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‘Caught in the tension between having to provide both key public accountability measures and data used to inform and steer improvement’. The dilemma identified by Kelly and Downey in their paper, has been a recurring theme in this journal and re-appears in Praslova’s paper in the context of higher education. The source of the tension is around three key areas: the choice of contextualising factors, secondly, issues around data and statistical modeling, and thirdly the construction and impact of policy.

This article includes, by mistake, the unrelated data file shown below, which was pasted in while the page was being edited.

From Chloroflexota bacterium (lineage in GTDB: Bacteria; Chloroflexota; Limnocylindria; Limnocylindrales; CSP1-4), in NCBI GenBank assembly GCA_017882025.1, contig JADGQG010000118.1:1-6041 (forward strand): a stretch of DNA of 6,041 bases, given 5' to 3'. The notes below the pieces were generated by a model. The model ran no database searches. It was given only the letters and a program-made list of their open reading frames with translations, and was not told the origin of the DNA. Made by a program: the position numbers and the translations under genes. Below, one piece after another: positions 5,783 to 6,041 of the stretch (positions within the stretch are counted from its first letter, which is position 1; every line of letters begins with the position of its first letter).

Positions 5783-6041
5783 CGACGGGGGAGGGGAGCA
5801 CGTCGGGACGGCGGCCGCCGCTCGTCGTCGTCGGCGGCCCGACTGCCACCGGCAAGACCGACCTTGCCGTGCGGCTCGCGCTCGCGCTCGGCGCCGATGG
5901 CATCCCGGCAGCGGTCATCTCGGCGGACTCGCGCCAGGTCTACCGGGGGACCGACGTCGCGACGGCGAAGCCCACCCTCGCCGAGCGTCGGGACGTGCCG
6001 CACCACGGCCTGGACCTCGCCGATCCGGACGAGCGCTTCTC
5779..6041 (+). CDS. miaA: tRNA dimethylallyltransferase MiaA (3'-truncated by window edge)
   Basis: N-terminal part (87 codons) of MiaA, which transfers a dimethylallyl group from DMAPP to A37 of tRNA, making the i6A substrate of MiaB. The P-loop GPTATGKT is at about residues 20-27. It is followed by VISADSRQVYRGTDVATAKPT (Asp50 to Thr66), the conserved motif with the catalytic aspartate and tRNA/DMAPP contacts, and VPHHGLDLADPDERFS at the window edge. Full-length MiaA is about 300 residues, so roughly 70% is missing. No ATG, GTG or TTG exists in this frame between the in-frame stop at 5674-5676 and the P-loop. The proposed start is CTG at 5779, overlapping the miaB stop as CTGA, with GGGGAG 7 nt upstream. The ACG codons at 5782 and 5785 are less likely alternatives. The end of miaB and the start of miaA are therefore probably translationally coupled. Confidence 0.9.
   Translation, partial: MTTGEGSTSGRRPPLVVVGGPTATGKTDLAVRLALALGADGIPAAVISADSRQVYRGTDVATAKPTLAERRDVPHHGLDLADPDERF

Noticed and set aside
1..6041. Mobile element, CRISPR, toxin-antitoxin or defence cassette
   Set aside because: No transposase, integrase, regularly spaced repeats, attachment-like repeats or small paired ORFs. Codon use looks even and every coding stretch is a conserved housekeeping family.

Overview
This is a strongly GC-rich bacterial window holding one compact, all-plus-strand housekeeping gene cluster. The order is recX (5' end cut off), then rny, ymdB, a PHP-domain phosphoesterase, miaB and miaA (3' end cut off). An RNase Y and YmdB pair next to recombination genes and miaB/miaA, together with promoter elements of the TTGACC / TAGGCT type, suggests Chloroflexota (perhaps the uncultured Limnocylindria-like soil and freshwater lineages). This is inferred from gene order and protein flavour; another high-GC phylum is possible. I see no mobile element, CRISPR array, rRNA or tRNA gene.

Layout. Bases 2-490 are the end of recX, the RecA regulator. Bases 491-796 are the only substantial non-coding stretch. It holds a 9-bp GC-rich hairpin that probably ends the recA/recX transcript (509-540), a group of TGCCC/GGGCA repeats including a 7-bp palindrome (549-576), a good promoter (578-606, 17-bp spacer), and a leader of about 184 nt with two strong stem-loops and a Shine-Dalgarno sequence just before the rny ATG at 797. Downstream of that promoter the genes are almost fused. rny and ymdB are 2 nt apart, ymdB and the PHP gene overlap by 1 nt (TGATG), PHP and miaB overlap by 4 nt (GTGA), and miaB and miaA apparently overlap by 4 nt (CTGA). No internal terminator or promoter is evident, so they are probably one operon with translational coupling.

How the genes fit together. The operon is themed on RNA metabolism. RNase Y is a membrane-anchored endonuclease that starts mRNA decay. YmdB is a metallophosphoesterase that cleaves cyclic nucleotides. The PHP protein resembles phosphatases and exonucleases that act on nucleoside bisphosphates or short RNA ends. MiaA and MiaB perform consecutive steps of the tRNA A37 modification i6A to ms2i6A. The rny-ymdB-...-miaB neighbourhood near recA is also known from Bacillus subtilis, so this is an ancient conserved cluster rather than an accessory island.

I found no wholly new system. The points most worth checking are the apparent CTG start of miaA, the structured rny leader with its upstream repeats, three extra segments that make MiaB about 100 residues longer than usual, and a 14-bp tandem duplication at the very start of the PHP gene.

Kelly and Downey’s argument is that although value-added data and, in particular, Contextual Value Added (or CVA) is integral to the policy thrust in England, providing as it does essential metrics for school effectiveness research, it fails to capture the essence of so much in school life and is a story untold in the data on differential effectiveness of schools.
Their paper tracks over time the Government’s increasing attempts to add value to their own data management by a progressive...